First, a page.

What to do...
If You Think You Are Being Sexually Harassed...
If You Are A Supervisor...
If You Have Authority Over Employees or Students...
If You Are a Peer or Colleague...
If You Observe Behavior That Is Inappropriate...
If the Situation Doesn't Fit the Guidelines...
Where to get help
What is Sexual Harassment?
Sexual harassment in the workplace is discriminatory, unlawful, and clearly inconsistent with the nature of an academic community. Harvard Medical School regards such behavior as a violation of the standards of conduct required of all persons associated with the institution.
Sexual harassment is..."unwelcome sexual advances, requests for sexual favors, and other verbal or physical conduct of a sexual nature when: (1) submission to such conduct is made either explicitly or implicitly a term or condition of an individual's employment or academic success; (2) submission to or rejection of such conduct by an individual is used as the basis for employment or academic decisions affecting such individuals; and (3) such conduct has the purpose or effect of unreasonably interfering with an individual's work or academic performance or creating an intimidating, hostile, or offensive work environment."* Examples of sexual harassment may include unwelcome sexual advances that are physical, such as the "unnecessary" touching of someone's body, or verbal, such as repeated "sexist" jokes or slurs, as well as suggestions for or exchanges of sexual favors for rewards related to school or work which are not desired by the other party. Both men and women can be sexual harassers.
Any staff or faculty member who after investigation is found to have violated this policy will be subject to appropriate disciplinary action by the University, up to and including dismissal.
It is unlawful to retaliate against a staff or faculty member for filing a complaint of sexual harassment or for cooperating in an investigation of such a complaint. Retaliation against a staff or faculty member who, in good faith, reports alleged harassment or who participates in an investigation is a violation of our policy and is subject to appropriate discipline.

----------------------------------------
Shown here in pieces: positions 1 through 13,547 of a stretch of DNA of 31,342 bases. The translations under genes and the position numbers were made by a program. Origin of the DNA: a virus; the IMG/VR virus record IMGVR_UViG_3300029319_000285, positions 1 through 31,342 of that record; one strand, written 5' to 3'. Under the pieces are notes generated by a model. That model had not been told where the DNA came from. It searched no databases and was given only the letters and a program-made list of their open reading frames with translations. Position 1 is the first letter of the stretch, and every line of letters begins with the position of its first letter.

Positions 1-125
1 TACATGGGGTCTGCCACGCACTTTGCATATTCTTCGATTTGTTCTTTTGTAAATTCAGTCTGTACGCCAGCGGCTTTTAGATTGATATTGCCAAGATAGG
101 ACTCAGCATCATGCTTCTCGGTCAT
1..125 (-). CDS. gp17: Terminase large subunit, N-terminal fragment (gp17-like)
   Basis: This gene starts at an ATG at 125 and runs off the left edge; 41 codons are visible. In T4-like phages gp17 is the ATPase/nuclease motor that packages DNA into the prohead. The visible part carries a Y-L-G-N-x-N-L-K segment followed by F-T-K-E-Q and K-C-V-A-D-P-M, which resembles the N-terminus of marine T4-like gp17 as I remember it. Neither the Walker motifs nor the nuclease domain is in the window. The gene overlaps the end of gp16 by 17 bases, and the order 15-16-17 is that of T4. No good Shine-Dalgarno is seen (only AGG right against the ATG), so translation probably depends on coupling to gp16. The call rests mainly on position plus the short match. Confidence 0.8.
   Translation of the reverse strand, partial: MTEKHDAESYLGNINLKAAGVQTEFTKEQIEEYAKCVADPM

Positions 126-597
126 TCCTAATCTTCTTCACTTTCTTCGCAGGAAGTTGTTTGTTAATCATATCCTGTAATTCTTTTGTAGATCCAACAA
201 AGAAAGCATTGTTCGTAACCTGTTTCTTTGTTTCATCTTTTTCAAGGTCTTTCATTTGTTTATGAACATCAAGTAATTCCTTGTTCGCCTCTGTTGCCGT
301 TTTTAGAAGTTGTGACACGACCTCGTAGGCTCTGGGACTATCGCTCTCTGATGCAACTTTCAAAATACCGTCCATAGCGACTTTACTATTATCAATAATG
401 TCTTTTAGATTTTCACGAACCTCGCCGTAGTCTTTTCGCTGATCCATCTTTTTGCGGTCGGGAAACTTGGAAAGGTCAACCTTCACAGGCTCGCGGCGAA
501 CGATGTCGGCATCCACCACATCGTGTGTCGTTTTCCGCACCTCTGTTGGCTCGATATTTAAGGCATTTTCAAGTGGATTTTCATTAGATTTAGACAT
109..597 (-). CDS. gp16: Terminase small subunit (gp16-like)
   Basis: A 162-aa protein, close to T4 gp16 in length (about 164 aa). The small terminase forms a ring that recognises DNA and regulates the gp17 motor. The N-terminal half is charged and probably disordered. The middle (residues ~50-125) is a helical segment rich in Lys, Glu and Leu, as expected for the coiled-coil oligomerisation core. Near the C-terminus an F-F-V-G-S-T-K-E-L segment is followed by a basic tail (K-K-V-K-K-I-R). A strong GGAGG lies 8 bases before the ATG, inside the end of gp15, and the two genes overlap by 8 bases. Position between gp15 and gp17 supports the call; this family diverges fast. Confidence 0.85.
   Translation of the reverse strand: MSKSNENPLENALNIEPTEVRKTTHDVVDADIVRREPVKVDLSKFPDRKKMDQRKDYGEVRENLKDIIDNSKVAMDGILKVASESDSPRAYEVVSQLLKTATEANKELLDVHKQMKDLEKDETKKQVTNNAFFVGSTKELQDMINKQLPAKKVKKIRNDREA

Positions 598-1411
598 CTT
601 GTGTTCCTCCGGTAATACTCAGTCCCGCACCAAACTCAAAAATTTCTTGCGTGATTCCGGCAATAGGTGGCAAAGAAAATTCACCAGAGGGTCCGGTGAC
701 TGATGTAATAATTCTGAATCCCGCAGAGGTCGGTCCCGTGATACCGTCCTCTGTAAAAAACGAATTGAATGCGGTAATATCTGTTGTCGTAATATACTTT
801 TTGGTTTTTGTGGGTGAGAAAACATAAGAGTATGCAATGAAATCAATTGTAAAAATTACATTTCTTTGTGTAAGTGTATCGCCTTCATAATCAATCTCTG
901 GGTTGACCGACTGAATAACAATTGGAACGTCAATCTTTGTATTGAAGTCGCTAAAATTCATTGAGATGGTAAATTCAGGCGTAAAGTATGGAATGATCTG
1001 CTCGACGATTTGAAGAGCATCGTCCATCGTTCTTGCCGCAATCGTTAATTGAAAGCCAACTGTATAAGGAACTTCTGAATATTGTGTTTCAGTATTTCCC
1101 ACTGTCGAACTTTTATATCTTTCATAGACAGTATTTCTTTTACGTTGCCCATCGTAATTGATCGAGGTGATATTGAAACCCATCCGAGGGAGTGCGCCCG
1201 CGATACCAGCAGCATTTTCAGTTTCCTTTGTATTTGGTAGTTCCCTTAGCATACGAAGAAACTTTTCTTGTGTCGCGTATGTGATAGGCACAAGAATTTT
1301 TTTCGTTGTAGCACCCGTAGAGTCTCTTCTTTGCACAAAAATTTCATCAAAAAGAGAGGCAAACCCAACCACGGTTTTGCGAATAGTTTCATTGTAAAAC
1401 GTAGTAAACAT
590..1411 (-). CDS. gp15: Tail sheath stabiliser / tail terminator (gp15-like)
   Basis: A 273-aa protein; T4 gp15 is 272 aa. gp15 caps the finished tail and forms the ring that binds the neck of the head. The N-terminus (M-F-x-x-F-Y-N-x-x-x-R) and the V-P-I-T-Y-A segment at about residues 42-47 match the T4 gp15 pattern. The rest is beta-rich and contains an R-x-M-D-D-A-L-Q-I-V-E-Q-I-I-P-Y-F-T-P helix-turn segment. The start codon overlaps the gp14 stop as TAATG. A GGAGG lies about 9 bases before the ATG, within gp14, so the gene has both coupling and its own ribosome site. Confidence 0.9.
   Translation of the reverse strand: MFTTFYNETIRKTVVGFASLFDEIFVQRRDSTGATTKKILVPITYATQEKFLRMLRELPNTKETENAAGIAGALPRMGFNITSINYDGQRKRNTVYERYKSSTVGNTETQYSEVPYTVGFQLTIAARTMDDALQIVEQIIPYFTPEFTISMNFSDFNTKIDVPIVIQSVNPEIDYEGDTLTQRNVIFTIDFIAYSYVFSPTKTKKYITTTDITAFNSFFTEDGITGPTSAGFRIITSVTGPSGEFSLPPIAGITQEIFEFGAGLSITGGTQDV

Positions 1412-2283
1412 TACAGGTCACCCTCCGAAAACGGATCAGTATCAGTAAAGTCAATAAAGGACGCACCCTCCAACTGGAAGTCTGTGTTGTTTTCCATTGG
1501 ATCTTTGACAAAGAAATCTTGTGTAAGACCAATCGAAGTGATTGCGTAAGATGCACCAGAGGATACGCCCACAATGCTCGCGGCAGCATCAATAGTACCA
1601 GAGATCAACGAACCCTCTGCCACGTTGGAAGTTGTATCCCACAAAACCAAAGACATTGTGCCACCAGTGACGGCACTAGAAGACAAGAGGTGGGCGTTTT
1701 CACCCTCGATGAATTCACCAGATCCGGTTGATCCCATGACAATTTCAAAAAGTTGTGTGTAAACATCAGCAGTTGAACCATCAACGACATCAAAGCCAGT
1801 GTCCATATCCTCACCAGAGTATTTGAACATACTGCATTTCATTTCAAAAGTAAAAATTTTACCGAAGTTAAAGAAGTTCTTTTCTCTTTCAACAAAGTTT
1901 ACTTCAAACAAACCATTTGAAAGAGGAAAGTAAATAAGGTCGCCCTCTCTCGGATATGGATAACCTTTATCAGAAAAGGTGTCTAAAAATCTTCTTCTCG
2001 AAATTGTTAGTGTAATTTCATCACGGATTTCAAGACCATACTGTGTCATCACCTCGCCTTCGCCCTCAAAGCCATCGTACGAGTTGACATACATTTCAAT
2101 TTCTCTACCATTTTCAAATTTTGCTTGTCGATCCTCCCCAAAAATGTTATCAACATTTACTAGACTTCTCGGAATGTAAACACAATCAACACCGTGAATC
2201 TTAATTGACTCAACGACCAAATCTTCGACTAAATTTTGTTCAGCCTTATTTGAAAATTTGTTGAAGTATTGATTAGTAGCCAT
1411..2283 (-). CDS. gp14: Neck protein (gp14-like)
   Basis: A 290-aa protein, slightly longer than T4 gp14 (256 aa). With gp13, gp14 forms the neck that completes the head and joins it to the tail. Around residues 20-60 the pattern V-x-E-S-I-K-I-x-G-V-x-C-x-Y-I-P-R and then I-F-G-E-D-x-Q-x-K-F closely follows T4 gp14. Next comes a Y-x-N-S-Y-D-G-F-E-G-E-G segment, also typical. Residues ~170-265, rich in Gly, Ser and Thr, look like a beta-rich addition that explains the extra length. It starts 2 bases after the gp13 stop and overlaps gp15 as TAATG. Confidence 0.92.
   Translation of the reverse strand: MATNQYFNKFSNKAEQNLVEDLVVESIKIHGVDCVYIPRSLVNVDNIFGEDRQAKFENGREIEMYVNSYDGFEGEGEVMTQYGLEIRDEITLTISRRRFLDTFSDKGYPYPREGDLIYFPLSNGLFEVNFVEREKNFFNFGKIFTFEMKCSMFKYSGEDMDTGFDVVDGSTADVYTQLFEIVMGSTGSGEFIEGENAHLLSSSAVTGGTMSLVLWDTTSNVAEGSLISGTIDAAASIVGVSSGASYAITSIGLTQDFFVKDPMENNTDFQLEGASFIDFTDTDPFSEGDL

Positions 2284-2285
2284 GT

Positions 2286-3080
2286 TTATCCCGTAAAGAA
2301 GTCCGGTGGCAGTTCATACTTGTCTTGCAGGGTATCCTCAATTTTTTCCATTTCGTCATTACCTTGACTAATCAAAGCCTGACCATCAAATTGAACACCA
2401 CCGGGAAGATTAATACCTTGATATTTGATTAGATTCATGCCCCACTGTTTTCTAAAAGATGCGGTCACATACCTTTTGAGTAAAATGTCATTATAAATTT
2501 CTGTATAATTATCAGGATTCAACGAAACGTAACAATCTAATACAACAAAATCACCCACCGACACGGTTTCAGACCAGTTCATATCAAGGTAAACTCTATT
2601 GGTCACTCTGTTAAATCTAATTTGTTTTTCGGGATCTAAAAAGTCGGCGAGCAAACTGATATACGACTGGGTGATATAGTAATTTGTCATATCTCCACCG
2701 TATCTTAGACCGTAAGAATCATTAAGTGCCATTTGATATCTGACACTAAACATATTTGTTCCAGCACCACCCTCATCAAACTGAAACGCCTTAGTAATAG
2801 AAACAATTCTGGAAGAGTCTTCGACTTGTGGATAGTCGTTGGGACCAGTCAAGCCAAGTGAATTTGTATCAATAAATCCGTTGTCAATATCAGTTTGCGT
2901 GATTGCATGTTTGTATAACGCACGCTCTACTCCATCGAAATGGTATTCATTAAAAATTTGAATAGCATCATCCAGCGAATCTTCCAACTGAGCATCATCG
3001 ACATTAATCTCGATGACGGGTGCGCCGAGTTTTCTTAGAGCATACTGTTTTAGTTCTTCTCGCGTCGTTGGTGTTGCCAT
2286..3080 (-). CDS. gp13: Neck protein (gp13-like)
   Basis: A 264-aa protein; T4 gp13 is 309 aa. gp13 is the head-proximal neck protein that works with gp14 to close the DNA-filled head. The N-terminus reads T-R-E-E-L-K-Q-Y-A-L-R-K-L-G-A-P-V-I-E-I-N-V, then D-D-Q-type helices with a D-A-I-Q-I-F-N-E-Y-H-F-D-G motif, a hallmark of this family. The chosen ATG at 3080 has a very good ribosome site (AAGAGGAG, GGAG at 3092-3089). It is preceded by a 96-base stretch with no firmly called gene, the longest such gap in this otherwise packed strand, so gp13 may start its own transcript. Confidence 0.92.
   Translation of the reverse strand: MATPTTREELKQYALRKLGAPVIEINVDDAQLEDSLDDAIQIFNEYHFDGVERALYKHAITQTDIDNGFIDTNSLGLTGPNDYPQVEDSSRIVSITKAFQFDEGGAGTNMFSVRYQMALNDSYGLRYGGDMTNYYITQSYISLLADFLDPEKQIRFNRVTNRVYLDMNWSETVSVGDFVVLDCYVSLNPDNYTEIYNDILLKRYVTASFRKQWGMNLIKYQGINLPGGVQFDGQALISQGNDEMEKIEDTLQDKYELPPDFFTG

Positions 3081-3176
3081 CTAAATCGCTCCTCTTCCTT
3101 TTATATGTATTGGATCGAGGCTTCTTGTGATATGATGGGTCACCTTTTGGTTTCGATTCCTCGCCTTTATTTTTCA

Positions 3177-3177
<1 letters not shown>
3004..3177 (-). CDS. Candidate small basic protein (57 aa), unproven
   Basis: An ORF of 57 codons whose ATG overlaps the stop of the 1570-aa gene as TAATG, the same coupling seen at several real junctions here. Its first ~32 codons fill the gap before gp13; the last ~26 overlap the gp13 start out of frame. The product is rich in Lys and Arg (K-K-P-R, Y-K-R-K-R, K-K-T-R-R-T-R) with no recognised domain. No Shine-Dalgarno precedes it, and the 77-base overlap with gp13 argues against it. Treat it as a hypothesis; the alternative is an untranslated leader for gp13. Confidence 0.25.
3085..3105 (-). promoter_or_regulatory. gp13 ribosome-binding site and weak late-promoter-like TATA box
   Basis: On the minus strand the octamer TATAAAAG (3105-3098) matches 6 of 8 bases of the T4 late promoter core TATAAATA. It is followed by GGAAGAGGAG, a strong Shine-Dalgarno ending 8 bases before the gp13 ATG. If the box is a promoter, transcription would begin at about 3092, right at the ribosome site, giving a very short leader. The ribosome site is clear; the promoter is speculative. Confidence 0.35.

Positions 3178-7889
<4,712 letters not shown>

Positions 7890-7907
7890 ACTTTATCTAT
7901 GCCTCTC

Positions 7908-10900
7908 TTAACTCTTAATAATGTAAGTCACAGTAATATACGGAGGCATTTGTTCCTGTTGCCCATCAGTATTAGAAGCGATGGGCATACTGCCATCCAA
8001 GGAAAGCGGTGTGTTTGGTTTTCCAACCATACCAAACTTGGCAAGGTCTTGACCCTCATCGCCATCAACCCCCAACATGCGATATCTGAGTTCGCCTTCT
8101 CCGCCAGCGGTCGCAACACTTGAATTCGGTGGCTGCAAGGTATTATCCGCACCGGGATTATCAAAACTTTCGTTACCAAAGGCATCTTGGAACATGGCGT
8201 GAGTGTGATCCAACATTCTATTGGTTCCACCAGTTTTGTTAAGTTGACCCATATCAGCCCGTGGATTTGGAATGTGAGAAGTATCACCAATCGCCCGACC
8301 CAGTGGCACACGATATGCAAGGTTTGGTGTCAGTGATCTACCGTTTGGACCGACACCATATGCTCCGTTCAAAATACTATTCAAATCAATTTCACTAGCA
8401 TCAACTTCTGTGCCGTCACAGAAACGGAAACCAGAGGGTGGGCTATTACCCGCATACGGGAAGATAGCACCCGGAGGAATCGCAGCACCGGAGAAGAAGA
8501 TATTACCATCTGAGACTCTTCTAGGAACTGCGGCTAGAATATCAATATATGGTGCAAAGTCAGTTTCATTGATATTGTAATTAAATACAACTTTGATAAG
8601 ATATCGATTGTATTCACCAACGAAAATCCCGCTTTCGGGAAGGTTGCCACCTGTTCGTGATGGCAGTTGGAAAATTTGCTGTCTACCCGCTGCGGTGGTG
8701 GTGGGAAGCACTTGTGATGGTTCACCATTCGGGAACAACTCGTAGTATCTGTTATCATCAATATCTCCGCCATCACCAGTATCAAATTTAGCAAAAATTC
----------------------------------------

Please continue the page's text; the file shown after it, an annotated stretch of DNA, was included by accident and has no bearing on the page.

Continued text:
* "Guidelines for Establishing Sexual Harassment Prevention and Grievance Procedures," American Medical Association Council on Judicial and Ethical Affairs, American Medical Association, 1989.
What to do...
Any staff or faculty member who believes he or she has been harassed should report the incident promptly. Staff and faculty members are urged to bring any concerns or complaints of sexual harassment to the University's attention through the most comfortable of a variety of routes. People, such as the Ombudsperson, are available to help you even when the concern doesn't appear to fall within the sexual harassment guidelines. It is appropriate to use the suggested resources to explore whether behaviors which seem inappropriate would be considered sexual harassment.
Whether sexual harassment comes from a person in authority, a colleague, or peer, it is always inappropriate. Any gesture or remark of a sexual nature that makes you feel uncomfortable, threatened, intimidated or pressured may be a sign that you are experiencing sexual harassment. Trust your instincts. If you are harassed, do not blame yourself. Do not remain silent. Act quickly; do not delay. You may want to: